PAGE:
Sunday, October 25, 2009
Updated: October 26, 9:07 AM ET
Perfectly stunning Saints salvage job
By Gene Wojciechowski
MIAMI -- The New Orleans Saints should be 5-1 now.
They should be back at their team headquarters in Metairie, La., munching on antidepressants, wondering how the NFL's highest-rated quarterback and highest-scoring offense could lay a carton of eggs like the one they deposited Sunday at Land Shark Stadium.
Drew Brees? You mean the guy who entered the game against the Miami Dolphins as the league's No. 1 passer? Sorry, never saw him in the first half.
Instead, I saw a stiff who threw two interceptions, was sacked three times and looked like he couldn't win a backup QB job behind JaMarcus Russell. In fact, the whole Saints offense should have been doused with Lysol after the first two quarters.
"Everything that could have gone wrong went wrong," Brees said. "The turnovers. Whatever, the batted balls. The penalties. All those things that just gave us no chance."
Brees became Brees again.
Saints safety Darren Sharper, who has been in this league seemingly as long as the NFL logo, returned another interception for a touchdown.
Saints tight end Jeremy Shockey, nearly invisible in the first half, stiff-armed the Dolphins' defensive backs into Biscayne Bay.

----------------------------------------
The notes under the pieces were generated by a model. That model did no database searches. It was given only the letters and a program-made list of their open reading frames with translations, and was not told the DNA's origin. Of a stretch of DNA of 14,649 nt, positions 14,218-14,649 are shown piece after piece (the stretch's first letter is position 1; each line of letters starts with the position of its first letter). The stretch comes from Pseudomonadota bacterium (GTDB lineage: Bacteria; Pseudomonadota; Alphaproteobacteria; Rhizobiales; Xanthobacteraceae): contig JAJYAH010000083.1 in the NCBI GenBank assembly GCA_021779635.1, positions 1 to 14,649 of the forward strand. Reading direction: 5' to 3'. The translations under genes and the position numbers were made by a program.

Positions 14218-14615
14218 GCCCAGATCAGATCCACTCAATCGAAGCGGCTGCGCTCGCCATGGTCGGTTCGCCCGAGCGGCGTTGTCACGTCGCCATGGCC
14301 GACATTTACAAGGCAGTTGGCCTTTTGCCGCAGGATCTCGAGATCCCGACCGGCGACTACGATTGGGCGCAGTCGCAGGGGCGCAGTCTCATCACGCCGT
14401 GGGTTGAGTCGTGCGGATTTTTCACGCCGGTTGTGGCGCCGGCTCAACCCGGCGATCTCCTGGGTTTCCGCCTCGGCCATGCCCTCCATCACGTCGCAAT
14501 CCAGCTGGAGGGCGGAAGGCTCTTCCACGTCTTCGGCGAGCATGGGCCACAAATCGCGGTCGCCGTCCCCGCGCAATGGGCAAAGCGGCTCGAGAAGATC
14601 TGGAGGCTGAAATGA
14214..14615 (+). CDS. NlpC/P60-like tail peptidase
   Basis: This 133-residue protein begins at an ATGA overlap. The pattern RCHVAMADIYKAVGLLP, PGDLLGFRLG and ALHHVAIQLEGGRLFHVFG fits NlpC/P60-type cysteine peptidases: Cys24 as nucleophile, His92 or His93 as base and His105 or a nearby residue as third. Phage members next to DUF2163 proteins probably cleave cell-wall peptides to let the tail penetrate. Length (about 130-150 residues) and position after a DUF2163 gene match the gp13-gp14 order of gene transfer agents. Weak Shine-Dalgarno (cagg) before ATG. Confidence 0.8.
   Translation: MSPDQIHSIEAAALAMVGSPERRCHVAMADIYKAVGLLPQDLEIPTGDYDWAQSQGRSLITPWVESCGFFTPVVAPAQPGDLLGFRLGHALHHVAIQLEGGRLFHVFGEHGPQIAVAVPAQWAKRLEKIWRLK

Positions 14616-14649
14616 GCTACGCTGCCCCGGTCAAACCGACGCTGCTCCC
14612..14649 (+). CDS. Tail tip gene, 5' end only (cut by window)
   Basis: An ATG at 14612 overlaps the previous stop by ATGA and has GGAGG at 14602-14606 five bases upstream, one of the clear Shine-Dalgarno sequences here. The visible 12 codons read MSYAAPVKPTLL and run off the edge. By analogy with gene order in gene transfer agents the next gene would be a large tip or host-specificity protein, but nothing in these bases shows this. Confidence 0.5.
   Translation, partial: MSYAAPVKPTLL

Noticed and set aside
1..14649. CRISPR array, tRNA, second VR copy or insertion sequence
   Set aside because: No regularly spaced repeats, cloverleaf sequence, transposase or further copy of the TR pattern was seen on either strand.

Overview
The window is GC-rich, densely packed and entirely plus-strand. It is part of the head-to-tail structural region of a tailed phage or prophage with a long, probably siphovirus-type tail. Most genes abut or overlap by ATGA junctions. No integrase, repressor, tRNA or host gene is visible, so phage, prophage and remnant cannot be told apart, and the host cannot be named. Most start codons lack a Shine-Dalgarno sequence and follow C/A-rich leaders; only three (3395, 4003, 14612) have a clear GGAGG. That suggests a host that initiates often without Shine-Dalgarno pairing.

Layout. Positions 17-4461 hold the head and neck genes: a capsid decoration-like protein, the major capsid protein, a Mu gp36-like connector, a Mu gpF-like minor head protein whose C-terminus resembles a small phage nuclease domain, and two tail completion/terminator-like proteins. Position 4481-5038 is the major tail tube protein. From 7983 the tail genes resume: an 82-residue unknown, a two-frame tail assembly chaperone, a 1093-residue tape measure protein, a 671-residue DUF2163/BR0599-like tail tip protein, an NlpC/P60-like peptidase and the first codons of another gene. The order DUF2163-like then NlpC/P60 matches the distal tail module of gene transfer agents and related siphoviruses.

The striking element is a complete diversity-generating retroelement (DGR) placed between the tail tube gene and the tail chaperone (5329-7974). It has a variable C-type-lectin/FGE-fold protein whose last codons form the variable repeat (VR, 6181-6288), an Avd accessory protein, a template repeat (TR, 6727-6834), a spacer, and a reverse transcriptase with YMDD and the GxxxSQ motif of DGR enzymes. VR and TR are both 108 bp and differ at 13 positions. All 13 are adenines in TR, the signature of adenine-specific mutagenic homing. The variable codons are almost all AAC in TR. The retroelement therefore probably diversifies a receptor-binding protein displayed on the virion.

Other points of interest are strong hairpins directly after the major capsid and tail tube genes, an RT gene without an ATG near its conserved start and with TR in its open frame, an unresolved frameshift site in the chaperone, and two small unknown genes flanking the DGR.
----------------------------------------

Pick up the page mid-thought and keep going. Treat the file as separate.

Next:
And the Dolphins (2-4) once again found a way to dominate an opponent for large stretches of a game and lose. Not just lose, but lose spectacularly. They were last seen curled into a ball, mumbling something about their mommy.
Yes, the Saints (6-0) are somehow still undefeated, thanks to a 46-34 victory that defies logic. How can you play that poorly and yet win that big?
How can you trail 24-3, with five seconds left in the first half and then get a Hail Mary timeout by Miami coach Tony Sparano that saves the day? How can you outscore the Dolphins 22-0 in the fourth quarter and 36-10 in the second half?
"I will say that there was really no doubt on our sideline that we would come back and win this game," said Brees, whose team hadn't trailed all season. "Just because that's all we talked about: finishing football games.
Honest to God, we knew it was going to happen, and sure enough, it did."
No doubt? The Saints had five penalties in the first half. They were 2-of-9 on third downs. Brees had thrown a pair of interceptions.
Their rushing game was still on the team bus (23 yards).
"Obviously the first half was something to be forgotten," Brees said.
All of it except the final five seconds. With the Saints on the Miami 6-inch line, New Orleans coach Sean Payton sent his field goal unit into the game. Better to get three points than risk getting nothing.
But then Sparano chose to call a timeout because, he said later, he wanted to make sure the Dolphins had the right personnel on the field. It was a game-changing decision, because Brees used the time to lobby Payton for a quarterback sneak play.
"I'll get the touchdown," Brees told Payton.
Payton waved in the offense. Brees told his offensive line, "Get down, get low and I'll score."